It might not be the location you first think of for shooting clays. After all, Scotland has an outstanding reputation for gameshooting. But for those wanting to improve their shooting technique, we select the best clayshooting grounds in Scotland
Gleneagles Shooting School
The name of Gleneagles is celebrated. Based on 850 acres of Perthshire countryside, Gleneagles is a world-renowned five-star estate and hotel. The estate is a dream destination for the countrysports enthusiast, offering fieldsports including falconry, fishing, gundog training and clayshooting (which is run by the Gleneagles Shooting School). The clayshooting school welcomes 14,000 clients a year and is consistently ranked as one of the best in the world. It provides expert CPSA Level 2 instruction for both beginners and advanced shots.
The English sporting layout, developed over the past 20 years, incorporates 13 stands. These include the Haggis – a jumping target that propels itself away from the shooter – the 100ft Kings Pheasant Tower and the 50ft Queens Tower, which presents nine infinitely variable fast driven targets from every angle. Its unique white ptarmigan target, replicating the flight of this Scottish mountain game bird, tests even the most accomplished guns who shoot from a stand on a tower.
Forrest Estate Sporting Clays
This estate is owned by one Fred Olsen, the famous ship owner and is located in Dumfries & Galloway. Covering a massive 11,000-acres, the Forrest Estate is purpose-built and aims to be an educational centre of excellence to encourage more people to take up field sports. It provides education and access to clay and gameshooting, fishing and deer stalking.
The clayshooting side, run by Andrew Case, offers one-to-one lessons at all levels that give guns a comprehensive flavour and understanding of both clay and game shooting. The estate has over 30 sporting stands. Pheasant flushes are run from the its Olsen Pheasant Drive, situated on the hillside above the shooting ground, with flushes of 20-200 birds for single guns or full teams thrown from automated traps.
Forrest Estate also offers a variety of clay and game shooting breaks including a “MacNab” experience.
County Clays at Dunkeld Park Estate
If you live in either Glasgow or Edinburgh and are looking for somewhere nearby to brush up on your clayshooting technique, then this estate is worth investigating as it is just an hour’s drive from both cities. Country Clays is a shooting centre within the 280-acre Dunkeld Park Estate and one of the the most scenic shooting facilities in Scotland (and in a country this beautiful, that’s saying something). Visitors can stay at the Hilton Dunkeld House Hotel, which offers rooms, suites and two lodges – the Atholl and the Osprey.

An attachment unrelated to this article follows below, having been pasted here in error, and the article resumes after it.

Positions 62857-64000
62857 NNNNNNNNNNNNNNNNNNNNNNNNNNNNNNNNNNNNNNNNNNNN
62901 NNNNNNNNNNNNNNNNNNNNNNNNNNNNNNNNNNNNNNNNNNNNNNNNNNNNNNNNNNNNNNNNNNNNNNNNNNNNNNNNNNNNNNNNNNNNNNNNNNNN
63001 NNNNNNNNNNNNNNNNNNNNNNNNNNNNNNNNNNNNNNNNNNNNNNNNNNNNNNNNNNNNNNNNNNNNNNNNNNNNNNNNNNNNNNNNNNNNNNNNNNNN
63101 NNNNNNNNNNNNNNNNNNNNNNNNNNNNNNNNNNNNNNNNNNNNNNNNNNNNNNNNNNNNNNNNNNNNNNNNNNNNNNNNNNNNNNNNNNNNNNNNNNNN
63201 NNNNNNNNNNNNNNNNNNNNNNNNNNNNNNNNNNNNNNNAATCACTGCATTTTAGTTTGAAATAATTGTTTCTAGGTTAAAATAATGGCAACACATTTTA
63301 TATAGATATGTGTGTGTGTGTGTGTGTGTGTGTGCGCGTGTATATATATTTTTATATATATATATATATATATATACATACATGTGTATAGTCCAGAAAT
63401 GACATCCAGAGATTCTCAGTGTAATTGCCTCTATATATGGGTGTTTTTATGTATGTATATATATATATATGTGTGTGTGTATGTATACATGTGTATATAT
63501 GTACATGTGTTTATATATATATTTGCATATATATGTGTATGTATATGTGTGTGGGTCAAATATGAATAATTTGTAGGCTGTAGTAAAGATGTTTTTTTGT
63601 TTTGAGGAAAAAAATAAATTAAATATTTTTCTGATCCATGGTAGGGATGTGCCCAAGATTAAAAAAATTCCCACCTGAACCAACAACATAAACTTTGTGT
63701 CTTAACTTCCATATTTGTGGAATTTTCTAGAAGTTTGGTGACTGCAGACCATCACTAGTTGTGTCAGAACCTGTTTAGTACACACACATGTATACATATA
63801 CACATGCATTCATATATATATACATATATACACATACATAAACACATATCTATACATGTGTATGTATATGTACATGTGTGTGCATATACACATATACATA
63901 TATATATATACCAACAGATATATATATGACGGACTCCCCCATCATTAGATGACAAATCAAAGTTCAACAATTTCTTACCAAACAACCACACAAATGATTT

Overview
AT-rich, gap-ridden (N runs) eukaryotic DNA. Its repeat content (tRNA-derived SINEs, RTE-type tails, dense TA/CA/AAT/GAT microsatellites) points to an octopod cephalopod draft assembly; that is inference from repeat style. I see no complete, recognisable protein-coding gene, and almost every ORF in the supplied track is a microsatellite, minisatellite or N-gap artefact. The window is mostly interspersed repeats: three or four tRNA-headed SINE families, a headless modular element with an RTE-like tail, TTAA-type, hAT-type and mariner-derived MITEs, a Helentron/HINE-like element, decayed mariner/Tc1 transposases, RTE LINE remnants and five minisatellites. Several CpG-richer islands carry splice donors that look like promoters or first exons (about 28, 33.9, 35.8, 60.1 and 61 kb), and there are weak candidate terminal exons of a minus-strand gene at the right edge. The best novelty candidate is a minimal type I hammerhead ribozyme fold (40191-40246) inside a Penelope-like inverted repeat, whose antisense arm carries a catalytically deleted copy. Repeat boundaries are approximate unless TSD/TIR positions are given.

The clayshooting ground was built in 1990 by the late Sir Reo Stakis, a keen shot and long-time head of Stakis Hotels, the former owners of Dunkeld House Hotel. The shooting centre has 14 stands each incorporating six to nine different targets from bolting rabbits and driven grouse to fast pheasants. So a comprehensive place to revisit your skills and learn some new ones.
Auchterhouse Country Sports
One of Scotland’s premier shooting grounds, Auchterhouse was judged in the top four shooting grounds at the Shooting Industry Awards in 2010 and voted Scotland’s Favourite Shooting Ground in 2012 by readers of Clay Shooting Magazine.
The 90-acre ground, which hosts local, national and international shooting competitions, is run by the Christie family and son Drew, who acts as a senior instructor, won a Silver medal at the Glasgow Commonwealth Games in 2014.
Auchterhouse offers a variety of targets including 13 English sporting stands (including its famous high tower). It caters for beginners and advanced shots, corporate events and runs annual ladies’ days for charity.
Rule Valley Simulated Game
This isn’t a traditional clay ground but Rule Valley, does provide simulated pheasant, partridge and grouse over a variety of terrain from its location in the Scottish Borders.
The simulated days take the format of a traditional driven game day with guests meeting in the morning to draw pegs, followed by three drives before lunch and two drives in the afternoon. The end of the day sees guns split into teams to compete in a 100-bird flush finale. Rule Valley runs its days using remote-controlled clay traps that fire clays in a random pattern of speed, height and direction, ensuring no two birds are the same, giving guns a realistic and challenging experience.
Clay coaching is also on offer for all levels of skill and corporate days are offered. Instructors focus on providing the skills shooters will need for the type of shooting they intend to participate in. Run by the Reddihough family, Rule Valley prides itself on offering value for money and excellent, friendly service.
If there are any clayshooting grounds in Scotland that you think should be included, please tell us about them and why you’d recommend them.